Improved designs have been conceived for lightweight tubes that can withstand the large (as much as 8 or 9 volume percent) freeze/thaw expansions and contractions of typical heat-transfer fluids like water and ammonia. Intended originally for radiators for rejecting waste heat from spacecraft, these designs may also be suitable for such terrestrial applications as freeze-tolerant water pipes in houses and sprinkler systems. Typical prior freeze-tolerant-tube designs are characterized by short operating lives because they rely on compressible polymeric inserts that are degraded by permeability and by embrittlement at low temperatures. The improved designs call for thin tube walls with noncircular (typically oval) cross sections and solid or hollow metal inserts of various shapes, all selected together to obtain specific combinations of limited volume expansion and mechanical advantage such that the stresses in the tube walls remain sufficiently low under all anticipated freeze/thaw conditions.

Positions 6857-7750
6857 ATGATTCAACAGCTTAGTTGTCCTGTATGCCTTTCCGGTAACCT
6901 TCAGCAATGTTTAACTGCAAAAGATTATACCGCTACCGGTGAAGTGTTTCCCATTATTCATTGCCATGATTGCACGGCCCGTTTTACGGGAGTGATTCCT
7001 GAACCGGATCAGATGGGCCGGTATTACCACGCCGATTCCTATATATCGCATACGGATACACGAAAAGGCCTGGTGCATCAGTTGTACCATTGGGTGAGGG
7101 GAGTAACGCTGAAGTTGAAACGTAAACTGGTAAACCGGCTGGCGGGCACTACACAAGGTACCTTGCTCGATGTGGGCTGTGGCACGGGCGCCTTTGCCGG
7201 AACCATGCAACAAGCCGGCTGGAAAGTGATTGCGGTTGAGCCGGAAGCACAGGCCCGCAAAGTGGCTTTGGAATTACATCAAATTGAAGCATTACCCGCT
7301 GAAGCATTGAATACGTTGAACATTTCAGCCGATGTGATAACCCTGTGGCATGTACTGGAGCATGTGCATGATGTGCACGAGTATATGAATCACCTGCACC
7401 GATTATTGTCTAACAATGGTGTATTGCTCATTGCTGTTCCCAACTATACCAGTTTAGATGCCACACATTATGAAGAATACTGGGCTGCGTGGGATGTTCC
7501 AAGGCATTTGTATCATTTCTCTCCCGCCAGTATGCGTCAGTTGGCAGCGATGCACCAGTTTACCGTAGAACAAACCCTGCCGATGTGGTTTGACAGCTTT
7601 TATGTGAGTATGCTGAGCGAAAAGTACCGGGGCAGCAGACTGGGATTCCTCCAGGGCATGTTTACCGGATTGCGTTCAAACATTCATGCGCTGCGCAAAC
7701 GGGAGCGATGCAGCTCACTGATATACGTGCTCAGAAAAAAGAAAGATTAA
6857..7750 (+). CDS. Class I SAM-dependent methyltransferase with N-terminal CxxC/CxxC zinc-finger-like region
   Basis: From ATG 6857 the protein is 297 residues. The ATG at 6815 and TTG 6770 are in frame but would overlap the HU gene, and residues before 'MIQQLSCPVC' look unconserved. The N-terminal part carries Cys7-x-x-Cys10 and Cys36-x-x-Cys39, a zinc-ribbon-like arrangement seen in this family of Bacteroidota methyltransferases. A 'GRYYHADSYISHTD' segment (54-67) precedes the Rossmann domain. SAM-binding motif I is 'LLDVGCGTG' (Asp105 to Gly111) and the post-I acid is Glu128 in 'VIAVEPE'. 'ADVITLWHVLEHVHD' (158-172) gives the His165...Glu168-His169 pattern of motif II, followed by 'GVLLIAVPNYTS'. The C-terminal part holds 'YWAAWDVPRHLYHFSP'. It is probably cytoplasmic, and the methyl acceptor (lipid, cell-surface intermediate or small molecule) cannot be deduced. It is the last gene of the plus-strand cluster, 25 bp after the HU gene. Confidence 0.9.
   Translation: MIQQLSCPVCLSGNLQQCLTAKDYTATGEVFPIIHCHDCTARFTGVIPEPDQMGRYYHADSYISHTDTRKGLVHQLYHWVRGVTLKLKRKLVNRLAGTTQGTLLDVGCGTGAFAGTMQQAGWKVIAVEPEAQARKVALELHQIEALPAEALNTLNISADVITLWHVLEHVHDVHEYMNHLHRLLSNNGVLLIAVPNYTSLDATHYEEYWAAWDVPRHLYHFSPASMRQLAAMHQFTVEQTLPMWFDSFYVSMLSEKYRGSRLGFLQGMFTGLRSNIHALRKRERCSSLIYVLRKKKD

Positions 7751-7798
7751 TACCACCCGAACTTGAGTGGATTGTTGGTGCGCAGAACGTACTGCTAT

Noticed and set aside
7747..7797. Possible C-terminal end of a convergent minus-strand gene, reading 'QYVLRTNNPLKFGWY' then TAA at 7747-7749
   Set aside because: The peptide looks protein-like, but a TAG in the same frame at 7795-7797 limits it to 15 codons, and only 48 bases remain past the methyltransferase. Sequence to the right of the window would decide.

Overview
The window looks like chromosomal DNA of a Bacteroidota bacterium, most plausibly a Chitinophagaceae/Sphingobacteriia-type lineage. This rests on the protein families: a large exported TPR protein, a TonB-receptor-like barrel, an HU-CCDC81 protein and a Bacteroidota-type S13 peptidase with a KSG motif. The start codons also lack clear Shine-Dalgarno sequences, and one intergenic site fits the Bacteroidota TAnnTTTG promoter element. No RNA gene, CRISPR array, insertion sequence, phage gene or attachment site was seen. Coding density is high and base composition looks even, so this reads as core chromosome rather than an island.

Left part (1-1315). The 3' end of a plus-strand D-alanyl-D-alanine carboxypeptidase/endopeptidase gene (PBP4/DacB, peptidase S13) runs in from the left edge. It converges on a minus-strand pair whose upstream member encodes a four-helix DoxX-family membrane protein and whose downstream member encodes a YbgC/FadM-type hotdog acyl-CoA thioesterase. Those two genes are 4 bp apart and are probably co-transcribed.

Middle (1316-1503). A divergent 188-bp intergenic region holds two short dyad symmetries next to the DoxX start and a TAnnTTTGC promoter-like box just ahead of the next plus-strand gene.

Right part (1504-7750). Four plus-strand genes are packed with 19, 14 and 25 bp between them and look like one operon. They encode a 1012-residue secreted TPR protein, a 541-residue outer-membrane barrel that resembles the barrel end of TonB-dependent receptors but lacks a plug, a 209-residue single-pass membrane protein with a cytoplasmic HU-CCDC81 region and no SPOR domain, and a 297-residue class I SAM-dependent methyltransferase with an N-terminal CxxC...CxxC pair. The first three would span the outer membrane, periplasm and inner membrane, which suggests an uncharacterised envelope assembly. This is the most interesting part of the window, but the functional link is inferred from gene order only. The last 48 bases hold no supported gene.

This work was done by Robert J. Copeland and Mark M. Weislogel of TDA Research for Johnson Space Center. For further information, access the Technical Support Package (TSP) free on-line at www.nasatech.com/tsp under the Mechanics category.